The ability of rodents to adapt themselves to almost every environment has made them one of the most successful of all mammals. We continually fight them to protect ourselves, our food, and our property. Rodents are commensal (meaning to share one’s table), and can establish themselves in any area where humans live and work.
The common bedbug is the bedbug best adapted to human environments and the one that causes most problems for humans. Once a common health problem that was almost eliminated as such, bedbugs in the last decade have had a successful resurgence. They are increasingly becoming a problem in homes, apartments, condos, hotels, hospitals, college dormitories and cruise ships.
There are several species of cockroaches found in the United States. These include American, German, Oriental, Brownbanded, and Asian roaches. Because German cockroaches account for the vast majority of the cockroach infestations encountered in our homes and businesses in the Northwest, this discussion will focus on them. If information is required on other roach species it can be easily provided.
Ants are one of the most successful groups of insects. They exhibit 4 distinct life stages; egg, larvae, pupae and adult. About 700 species of ants occur in the United States, with only about 25 of these commonly infesting homes. In the Pacific Northwest, 5 species are of note: carpenter ants, moisture ants, odorous house ants, pavement ants, and pharaoh ants. The biology and habits of these ants may differ, so proper identification is important for a correct control procedure to be initiated.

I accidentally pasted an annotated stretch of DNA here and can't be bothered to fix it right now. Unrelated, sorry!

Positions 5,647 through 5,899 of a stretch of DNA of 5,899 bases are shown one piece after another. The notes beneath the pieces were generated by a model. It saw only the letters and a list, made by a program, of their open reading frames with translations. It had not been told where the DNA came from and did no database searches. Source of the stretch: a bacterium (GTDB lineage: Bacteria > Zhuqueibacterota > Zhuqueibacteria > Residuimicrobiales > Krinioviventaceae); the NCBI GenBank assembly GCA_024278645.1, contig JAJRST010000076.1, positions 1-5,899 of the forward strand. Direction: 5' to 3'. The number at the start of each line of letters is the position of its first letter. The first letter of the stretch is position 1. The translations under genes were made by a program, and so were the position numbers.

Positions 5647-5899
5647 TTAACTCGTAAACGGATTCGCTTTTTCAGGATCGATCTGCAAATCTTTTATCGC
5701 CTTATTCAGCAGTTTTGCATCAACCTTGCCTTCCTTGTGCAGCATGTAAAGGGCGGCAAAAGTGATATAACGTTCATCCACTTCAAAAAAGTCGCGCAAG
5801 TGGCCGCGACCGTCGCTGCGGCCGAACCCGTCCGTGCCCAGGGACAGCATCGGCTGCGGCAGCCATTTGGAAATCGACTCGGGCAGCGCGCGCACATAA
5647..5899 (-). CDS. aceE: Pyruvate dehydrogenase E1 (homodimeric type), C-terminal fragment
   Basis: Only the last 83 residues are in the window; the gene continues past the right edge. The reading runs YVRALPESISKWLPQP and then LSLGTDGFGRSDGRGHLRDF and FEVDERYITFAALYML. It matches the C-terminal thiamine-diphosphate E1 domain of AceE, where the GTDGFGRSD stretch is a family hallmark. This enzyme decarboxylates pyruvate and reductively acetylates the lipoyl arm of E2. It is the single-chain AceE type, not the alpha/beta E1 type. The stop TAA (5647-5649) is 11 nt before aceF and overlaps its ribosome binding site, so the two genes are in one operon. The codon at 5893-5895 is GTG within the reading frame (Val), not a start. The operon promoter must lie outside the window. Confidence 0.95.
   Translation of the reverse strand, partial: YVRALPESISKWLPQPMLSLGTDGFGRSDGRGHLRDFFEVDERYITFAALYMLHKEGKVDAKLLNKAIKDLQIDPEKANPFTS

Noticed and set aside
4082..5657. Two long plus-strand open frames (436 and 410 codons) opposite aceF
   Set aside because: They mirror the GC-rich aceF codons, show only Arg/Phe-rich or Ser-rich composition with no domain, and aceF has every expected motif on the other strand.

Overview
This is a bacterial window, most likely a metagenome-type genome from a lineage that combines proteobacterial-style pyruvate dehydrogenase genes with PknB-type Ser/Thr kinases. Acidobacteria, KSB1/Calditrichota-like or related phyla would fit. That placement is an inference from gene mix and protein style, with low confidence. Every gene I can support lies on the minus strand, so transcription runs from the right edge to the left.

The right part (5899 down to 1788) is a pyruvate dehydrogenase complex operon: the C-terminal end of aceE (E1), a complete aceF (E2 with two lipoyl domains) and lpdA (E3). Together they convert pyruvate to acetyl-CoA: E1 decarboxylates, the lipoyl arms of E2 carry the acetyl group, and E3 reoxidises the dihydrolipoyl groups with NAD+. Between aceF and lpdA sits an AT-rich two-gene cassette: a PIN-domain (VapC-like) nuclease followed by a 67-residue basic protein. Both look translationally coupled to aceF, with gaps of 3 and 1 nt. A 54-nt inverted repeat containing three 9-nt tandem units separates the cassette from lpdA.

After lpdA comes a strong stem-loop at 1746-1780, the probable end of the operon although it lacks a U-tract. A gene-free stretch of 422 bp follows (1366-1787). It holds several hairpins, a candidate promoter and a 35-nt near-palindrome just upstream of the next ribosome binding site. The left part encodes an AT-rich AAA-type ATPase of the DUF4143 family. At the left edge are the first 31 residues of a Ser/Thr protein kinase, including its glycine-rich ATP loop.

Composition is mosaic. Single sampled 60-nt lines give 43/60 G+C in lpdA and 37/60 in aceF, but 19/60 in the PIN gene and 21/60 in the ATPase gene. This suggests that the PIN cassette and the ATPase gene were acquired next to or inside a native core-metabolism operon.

Some insects belonging to this group (Hymenoptera), which include ants, are commonly referred to as stinging insects. Stinging insects are among the most economically important insects due to their pollinating habits. If not for this order of insects, a large portion of the world’s food supply would cease to exist as well as many plants, including flowers. A relatively few species cause problems to man with their stinging habits. The most common pests to man are: Bumblebees, Paper Wasps, Yellow Jackets, Hornets, and occasionally honeybees.
Spiders are the Great White Shark of the pest kingdom. The unwarranted fear they instill can be attributed to Hollywood type myths and the notoriety of a few harmful species like the Brown Recluse or the Black Widow. In fact, most spiders are extremely beneficial, preying on other insects and often reducing pest populations in our buildings, yards, and gardens. Most spider venom is not harmful to humans. Many cannot pierce human skin with their small weakened fangs; those that do usually result in only a slight itching or irritation of the bite. Spiders do not eat solid foods, but inject a digestive fluid into their prey that dissolves the tissue that the spider can then digest. This is important when comparing the bites of certain spiders.
There are several species of fleas in the United States, but the most common pest species is the cat flea. Fleas are small, dark colored wingless insects only about one-sixteenth of an inch long. Adult flea bodies are narrow from front to back to facilitate moving through the host animal’s fur. This particular adaptation also allows fleas to hide easily in folds of furniture, between floor boards, behind baseboards or even in sub-flooring. This can make control difficult.
Moles are not rodents, but relatives of the insectivores (insect eaters) such as shrews and hedgehogs. In their search for food, moles burrow in lawns, meadows, stream banks, and open woodlots, creating elaborate underground tunnels. They feed mainly on earthworms and insect larvae (grubs). Only rarely seen above ground, moles are 4 to 9 inches long, including the tail, with long dark gray or brown fur. Eyes are tiny, like a pinhead, and the tail and feet are usually pink. They have no visible ears. There are seven species of moles in the United States, and some species may be protected by law.